Do Our Cars and Phones Define Us?

Do Our Cars and Phones Define Us?

By Lisa Joy Rosner, Chief Marketing Officer, Otonomo

Steve McQueen’s Mustang GT in Bullitt. Danny Zuko and his beloved “Greased Lightnin” De Luxe Convertible. Wayne and Garth rocking out to “Bohemian Rhapsody” in their 1976 AMC Pacer. Bruce Springsteen and a Pink Cadillac. Cars make a statement in pop culture, but what do they say about us?

Working in auto-tech, I often hear people say that consumers see their cars as a reflection of themselves, and I’ve wondered if it’s true.  In our recent survey of connected car owners and new car buyers, I decided to validate this theory, and asked consumers if the car they drive reflects who they are.

As it turns out, to my surprise, there is something there.  Here are the results, broken down by age and gender:

How it broke down:

  • 70% – 72% of drivers aged 25-44 share the “cars as self” view
  • Even 65% of senior citizens see themselves in the car they drive

This is a finding that has been top-of-mind for the marketing teams at automotive manufacturers, and they are right for thinking as such. I also found it interesting that there was little difference between men and women’s attitudes with the delta not statistically significant.

How do Consumers Feel About their Smartphones?

We also asked some questions to understand drivers’ attitudes towards their smartphones. And it was noteworthy that a portion of our respondents perceive their smartphone to be more important than their car, particularly in the younger age groups.

More than half of respondents between 25 and 34 years old—the people who were teenagers and young adults when the smartphone first came onto the scene—agree, to some extent, that their smartphones are more important.

On the other hand, drivers in the 18-24 year age group, who have newly achieved transportation independence, are not quite as passionate about their smartphones. (Keep in mind that this survey sample consisted only of drivers who own a connected car or plan to buy one in the next year, so these young people may be a bit more car-loving than other people in the demographic).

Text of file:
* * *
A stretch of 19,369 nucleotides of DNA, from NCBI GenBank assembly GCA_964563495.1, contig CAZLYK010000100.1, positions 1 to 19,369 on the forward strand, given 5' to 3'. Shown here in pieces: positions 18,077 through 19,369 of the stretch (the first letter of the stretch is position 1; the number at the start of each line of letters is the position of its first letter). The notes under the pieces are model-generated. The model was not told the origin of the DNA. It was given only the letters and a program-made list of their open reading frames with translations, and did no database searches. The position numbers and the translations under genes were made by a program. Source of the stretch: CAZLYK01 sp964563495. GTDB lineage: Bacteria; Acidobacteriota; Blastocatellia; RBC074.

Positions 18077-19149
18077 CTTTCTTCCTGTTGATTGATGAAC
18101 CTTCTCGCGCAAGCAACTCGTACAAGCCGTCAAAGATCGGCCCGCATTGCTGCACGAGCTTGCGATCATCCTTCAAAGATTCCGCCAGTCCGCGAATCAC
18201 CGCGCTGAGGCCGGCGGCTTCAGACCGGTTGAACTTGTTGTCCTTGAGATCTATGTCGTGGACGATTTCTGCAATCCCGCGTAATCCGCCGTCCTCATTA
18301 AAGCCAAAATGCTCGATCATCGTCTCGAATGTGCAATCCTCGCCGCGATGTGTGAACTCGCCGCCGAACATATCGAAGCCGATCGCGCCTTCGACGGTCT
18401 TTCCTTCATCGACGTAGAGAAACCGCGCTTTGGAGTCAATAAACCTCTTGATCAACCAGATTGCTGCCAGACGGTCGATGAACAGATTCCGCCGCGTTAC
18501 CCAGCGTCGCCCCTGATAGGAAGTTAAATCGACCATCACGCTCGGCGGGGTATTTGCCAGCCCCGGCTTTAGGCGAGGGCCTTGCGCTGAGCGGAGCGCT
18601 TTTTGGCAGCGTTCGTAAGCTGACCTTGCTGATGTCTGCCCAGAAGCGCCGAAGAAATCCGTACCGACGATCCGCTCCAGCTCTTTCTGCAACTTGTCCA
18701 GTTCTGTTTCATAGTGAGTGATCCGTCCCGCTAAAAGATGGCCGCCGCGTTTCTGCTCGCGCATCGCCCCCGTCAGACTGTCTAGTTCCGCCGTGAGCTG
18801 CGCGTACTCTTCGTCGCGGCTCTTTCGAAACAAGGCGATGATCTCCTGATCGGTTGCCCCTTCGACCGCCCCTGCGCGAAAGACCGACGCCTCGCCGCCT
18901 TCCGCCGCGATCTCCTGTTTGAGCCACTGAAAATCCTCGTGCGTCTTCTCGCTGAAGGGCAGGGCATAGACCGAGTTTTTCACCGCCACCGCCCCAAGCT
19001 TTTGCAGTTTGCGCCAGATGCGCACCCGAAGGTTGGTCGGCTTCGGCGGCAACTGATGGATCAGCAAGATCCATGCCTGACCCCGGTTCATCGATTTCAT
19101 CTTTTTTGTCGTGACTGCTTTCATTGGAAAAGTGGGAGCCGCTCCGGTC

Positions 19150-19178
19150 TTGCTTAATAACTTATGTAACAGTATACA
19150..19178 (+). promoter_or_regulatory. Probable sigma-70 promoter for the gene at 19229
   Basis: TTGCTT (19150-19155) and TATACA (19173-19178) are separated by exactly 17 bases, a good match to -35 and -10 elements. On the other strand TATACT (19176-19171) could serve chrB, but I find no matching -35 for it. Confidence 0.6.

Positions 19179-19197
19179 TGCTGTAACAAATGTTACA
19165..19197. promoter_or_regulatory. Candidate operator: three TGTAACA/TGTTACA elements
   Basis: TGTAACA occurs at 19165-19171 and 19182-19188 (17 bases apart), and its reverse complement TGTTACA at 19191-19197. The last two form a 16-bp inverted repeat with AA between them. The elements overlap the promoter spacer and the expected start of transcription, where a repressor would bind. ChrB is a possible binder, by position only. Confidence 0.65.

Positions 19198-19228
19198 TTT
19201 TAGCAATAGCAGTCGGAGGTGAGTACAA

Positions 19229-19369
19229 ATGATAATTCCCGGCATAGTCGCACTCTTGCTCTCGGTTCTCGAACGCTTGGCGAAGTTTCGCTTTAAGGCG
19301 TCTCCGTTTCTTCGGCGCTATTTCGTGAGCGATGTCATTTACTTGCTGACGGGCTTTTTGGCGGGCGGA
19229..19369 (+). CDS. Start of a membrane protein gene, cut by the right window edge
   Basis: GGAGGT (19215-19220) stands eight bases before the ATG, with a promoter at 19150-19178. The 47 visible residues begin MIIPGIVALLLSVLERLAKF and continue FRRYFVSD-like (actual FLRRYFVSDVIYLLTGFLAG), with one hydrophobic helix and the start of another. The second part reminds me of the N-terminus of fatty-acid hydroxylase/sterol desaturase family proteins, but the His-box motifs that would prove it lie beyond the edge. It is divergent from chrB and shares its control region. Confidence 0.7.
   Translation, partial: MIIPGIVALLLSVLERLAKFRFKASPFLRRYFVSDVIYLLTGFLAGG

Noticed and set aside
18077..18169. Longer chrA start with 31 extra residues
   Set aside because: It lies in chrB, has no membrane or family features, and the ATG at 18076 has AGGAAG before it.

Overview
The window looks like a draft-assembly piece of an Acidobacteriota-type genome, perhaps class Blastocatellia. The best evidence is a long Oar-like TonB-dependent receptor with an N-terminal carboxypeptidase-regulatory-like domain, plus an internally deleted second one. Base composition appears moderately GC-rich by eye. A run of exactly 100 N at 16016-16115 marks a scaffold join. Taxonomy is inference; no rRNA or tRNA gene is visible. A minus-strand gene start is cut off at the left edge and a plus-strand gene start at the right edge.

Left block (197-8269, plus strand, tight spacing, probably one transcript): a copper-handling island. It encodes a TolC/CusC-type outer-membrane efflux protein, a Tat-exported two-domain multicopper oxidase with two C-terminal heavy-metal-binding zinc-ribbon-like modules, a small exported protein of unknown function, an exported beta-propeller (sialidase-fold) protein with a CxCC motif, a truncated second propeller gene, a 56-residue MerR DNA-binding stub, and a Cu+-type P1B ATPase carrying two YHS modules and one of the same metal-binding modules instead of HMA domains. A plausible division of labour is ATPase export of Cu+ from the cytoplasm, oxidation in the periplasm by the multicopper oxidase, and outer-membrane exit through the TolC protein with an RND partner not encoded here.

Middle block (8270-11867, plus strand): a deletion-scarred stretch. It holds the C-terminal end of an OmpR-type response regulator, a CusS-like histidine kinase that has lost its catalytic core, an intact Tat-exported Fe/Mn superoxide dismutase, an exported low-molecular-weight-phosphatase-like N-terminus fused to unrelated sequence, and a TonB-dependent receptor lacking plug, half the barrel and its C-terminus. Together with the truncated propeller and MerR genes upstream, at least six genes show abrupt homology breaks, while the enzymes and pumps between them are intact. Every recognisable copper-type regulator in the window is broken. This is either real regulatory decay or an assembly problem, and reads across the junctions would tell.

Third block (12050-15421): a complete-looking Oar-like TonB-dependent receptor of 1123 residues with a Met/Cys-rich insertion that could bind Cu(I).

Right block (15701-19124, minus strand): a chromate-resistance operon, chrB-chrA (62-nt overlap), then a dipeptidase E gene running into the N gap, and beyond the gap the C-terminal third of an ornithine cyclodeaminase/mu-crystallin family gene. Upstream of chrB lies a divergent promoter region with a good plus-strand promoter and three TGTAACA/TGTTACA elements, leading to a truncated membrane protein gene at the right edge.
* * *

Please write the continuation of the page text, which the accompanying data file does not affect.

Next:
We also asked them whether they would choose to own a smartphone over a car, if they could only own one of these. The only group where a majority said they would choose a smartphone was in the 25-34 year old age group.

Perhaps these findings reflect their life stage or their practicality.  Yet it also supports the views among many social scientists that the mobile-native generation views smartphone ownership differently than their parents, aunts and uncles, and older cousins.

Key Insights:

  • Image and lifestyle regarding car ownership are important, even to younger car buyers. Continue to use your brand’s personality in all of your creative: It matters to consumers. Offering, safe, fun and convenient services will help consumers see themselves in connected cars.
  • Younger consumers in particular appreciate the magnitude of value that smartphones bring into their lives: to make them more connected, better informed, and more productive. Consider how your brand delivers these same benefits through the infotainment services you offer.

Stay tuned for our next connected car consumers insight as we continue to analyze the results of the survey.

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